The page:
Gunmen described as “Islamist terrorists” have killed at least four people and left another 17 injured in Vienna, in a night of terror where gunfire could be heard across the city centre. The attacks began in the Jewish quarter in central Vienna at 8pm Monday evening.
Austrian police said they believed the attacks had a “Islamistic motive”, while Interior Minister Karl Nehammer said the gunman who was subsequently shot dead by police was an Islamic State sympathiser.
— mina bai (@bai_mina) November 2, 2020
A nationwide hunt is underway for at least one other attacker who is on the run.
— Irfan ahmed (iiifffiii jutt) (@SonOfkashmir_) November 2, 2020
The attack came on the evening of a national Covid-19 lockdown for Austria, with bars and restaurants full in Vienna as patrons sought to enjoy a last night before restrictions closed bars and restaurants. Shots rang out in the city as shocking scenes unfolded before terrified customers who ran for their lives as gunmen shot indiscriminately and engaged in a gun battle with police.
Photo thought to be of a restaurant attacked by the gunmen
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Terror attack in Vienna on a synagogue. Shots fired. Massive police presence. pic.twitter.com/dps1xePqhj
— Steve Laws (@SteveLaws_) November 2, 2020
Shocking videos on social media show a gunman running down a cobblestone street shouting, gunning down an unarmed man on a street housing the Jewsh synagogue.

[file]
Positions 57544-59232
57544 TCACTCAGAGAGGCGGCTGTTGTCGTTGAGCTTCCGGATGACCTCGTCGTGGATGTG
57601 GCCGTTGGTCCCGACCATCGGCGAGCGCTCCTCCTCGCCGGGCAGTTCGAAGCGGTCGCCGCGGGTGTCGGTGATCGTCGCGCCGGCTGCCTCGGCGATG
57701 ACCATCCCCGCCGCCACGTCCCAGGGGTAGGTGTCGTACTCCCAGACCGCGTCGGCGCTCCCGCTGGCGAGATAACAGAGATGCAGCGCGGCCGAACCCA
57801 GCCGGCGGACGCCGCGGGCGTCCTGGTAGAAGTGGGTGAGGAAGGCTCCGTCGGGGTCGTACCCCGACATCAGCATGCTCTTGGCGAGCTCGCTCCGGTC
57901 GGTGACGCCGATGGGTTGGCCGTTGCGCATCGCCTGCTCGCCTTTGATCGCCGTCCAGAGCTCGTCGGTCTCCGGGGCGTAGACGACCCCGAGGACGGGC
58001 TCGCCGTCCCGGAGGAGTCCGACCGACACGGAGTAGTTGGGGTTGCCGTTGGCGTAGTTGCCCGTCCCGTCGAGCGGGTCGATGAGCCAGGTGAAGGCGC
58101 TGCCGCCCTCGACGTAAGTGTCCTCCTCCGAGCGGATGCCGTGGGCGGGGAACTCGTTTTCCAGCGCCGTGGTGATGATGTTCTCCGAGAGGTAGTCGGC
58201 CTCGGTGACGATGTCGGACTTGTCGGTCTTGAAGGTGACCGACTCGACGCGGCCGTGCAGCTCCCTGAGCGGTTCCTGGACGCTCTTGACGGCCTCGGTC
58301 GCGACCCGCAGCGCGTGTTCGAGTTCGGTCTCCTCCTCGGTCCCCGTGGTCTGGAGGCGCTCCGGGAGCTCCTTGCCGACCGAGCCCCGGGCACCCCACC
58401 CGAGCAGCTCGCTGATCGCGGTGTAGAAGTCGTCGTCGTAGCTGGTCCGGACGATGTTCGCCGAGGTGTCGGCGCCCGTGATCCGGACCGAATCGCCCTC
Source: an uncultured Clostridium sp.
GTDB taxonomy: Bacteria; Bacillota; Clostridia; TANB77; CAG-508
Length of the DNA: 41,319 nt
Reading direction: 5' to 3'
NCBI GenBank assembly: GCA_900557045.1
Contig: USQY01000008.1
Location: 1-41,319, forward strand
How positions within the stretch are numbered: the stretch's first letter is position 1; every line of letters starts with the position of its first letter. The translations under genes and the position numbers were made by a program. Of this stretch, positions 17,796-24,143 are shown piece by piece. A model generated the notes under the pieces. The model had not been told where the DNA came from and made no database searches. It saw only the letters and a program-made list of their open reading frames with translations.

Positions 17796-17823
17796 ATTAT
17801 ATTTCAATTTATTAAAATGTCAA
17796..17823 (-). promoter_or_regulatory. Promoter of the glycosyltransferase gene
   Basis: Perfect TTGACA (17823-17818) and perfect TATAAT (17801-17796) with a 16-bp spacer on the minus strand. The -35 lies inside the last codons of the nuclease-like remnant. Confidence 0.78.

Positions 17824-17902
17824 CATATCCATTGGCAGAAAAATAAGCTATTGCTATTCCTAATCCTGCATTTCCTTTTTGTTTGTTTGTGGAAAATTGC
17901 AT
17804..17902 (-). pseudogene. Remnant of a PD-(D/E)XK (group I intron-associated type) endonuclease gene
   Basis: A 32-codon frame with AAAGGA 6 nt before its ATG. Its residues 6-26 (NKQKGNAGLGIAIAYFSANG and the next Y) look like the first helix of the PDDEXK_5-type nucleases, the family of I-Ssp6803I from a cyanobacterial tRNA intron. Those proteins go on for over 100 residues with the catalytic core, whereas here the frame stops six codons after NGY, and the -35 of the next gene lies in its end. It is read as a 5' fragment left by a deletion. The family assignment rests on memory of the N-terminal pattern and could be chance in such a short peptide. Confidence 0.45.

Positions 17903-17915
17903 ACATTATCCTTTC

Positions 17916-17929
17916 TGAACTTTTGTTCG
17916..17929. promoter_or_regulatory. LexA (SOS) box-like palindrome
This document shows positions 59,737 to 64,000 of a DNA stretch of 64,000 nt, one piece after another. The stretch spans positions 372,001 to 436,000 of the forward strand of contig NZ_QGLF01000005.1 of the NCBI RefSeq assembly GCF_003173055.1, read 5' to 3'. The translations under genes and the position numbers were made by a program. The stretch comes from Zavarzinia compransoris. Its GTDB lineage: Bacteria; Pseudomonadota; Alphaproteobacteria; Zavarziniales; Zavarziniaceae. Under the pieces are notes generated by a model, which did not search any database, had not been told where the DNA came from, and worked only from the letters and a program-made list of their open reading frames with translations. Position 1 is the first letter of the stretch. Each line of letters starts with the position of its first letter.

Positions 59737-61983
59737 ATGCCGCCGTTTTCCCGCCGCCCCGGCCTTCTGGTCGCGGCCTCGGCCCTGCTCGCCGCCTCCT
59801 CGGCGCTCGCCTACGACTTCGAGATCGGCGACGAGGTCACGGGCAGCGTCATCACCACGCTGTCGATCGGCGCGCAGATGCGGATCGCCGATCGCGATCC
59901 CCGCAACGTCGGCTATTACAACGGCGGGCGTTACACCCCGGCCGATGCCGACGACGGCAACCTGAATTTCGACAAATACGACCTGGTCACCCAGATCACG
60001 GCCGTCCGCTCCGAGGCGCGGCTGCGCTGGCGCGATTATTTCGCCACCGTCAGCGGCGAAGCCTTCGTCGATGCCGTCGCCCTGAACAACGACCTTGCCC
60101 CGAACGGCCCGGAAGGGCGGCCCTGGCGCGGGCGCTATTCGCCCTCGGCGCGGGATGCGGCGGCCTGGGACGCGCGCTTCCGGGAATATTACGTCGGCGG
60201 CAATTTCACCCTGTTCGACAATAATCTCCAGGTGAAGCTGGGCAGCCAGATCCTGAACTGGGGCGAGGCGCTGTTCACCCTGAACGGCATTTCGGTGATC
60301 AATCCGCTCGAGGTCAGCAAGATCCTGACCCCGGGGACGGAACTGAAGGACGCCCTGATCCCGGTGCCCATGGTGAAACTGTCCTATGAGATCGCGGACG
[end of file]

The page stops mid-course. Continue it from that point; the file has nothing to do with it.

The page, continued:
It is now being reported that the 20-yearold gunman who was shot by police was a known Islamist born in Vienna, but who sought to join ISIS in Syria. The Austrian police had thought him ‘incapable of planning an attack in the city.’
‘We experienced an attack yesterday evening from at least one Islamist terrorist,’ Interior Minister Karl Nehammer said. “‘Austria for more than 75 years has been a strong democracy, a mature democracy, a country whose identity is marked by values and basic rights, with freedom of expression, rule of law, but also tolerance in human coexistence. Yesterday’s attack is an attack on just these values.’
Chancellor Sebastian Kurz said that “an anti-Semitic background [to he attacks] cannot of course be ruled out, especially because of the location where this terrorist attack started”.
The Minister for Foreogn Affairs, Simon Coveney tweeted that our “thoughts are with our friends in #Austria tonight after a terror attack in Vienna. ”
British Prime Minister Boris Johnson said he was “deeply shocked by the terrible attacks in Vienna”. “The UK’s thoughts are with the people of Austria – we stand united with you against terror,” he said
US President Donald Trump said in a tweet ‘our prayers are with the people of Vienna after yet another vile act of terrorism in Europe.’ ‘These evil attacks against innocent people must stop. The U.S. stands with Austria, France, and all of Europe in the fight against terrorists, including radical Islamic terrorists.’